Noel Clarke must be one of the busiest men currently working in British cinema. If his time isn’t taken up working on his own projects, he’s appearing in blockbusters or hit television shows. His actor-turned-film-maker story is inspiring and his ambition is admirable. In his third feature in the director’s chair, he steps out of his grimy comfort zone for sci-fi action thriller ‘The Anomaly’. As well as directing and co-producing, Clarke stars as Ryan, an ex-soldier who becomes subject to a bizarre scientific experiment. After waking up in the back of a van, he finds that he is only consciously himself for approximately ten minutes before his body is taken over and he loses control. He then awakens again, having missed out whole chunks of time and finding himself in an array of different scenarios. If this all sounds a little confusing, that’s because it is.
The story is initially set in the futuristic cities of London and New York full of flying advertising and shiny things but without the budget and production skills of finer ultramodern adventures, the future has never looked so dated. In between the time hops are clunky fight sequences involving Russian gangsters and the like, where Ryan, against the odds, punches and kicks himself out of bother. These scenes are shot at a distracting pace, sped up and then slowed right down for the big hits, like the finishing moves in nineties videogame Tekken. It’s like watching The Raid on hallucinogens. A romantic subplot slides in where he befriends a hooker who quickly develops deft gunmanship and athleticism. Both having suffered a raw loss in their lives, they form an alliance to overturn the criminal exercise cooked up by a father and son partnership who seemingly want to take control of everyone in the world, but for no apparent reason.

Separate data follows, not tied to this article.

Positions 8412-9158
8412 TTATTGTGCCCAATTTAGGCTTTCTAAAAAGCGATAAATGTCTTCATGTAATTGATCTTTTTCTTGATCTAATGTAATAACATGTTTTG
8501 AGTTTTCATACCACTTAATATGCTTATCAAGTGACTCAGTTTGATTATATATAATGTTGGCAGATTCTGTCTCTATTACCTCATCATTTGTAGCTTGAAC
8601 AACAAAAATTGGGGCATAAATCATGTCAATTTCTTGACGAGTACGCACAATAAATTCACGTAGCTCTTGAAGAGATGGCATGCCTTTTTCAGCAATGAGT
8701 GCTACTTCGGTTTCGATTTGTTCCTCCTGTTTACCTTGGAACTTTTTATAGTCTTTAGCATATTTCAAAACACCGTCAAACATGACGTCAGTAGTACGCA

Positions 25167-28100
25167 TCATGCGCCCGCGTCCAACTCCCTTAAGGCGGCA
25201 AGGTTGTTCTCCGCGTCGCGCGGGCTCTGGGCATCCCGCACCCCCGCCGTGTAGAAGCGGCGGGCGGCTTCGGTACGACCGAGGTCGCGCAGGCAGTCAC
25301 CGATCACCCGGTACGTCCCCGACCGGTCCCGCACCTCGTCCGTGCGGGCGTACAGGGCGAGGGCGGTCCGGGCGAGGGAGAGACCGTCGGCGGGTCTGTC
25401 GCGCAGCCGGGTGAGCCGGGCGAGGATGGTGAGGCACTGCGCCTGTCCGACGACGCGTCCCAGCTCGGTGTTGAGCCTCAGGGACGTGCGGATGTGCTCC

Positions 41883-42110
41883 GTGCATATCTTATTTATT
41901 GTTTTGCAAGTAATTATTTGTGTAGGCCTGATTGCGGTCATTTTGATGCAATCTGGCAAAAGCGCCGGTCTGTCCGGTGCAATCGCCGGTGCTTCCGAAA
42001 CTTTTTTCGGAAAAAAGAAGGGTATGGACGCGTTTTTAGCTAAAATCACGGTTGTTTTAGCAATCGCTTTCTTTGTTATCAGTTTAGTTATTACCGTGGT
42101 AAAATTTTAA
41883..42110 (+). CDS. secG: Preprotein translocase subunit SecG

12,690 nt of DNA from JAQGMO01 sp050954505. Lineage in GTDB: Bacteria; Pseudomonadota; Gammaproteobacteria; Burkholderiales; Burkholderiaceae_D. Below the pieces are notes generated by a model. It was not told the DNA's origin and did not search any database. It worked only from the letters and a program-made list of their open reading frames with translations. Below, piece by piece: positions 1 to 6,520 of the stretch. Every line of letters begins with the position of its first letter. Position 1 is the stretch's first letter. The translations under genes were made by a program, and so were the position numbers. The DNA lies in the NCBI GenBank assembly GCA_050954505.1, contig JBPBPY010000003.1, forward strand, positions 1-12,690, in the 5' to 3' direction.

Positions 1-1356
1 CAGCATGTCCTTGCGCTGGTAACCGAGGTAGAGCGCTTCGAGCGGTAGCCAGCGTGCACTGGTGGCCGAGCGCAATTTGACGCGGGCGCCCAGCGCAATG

Throughout the repetitive structure, Noel Clarke’s acting performance is frustratingly one-dimensional. He perfects a look of bemusement every time he wakes up somewhere different, despite the fact that it has happened time and time again. Before long, he figures out the ploy against him, involving Brian Cox, the father of the father and son villainous duo, wired up in a glass bubble and attempts to outsmart his foes. The son, played by Ian Somerhalder, is effective as a smarmy know-it-all in a suit, acting tough but ultimately wanting to please his father. He crops up in the various situations, serving as the stereotypical baddie.
Overstretching it in terms of the complicated plotting, ‘The Anomaly’ struggles to achieve the same authenticity that the director’s previous features have had. The dialogue is very clichéd and lacks punch, perhaps because Clarke himself was not on writing duties this time around. To see a change in focus from expectations is refreshing, if flawed, and results in little more than forgettable popcorn fodder. Hopefully a return to his excellent urban crime background will right this wrong.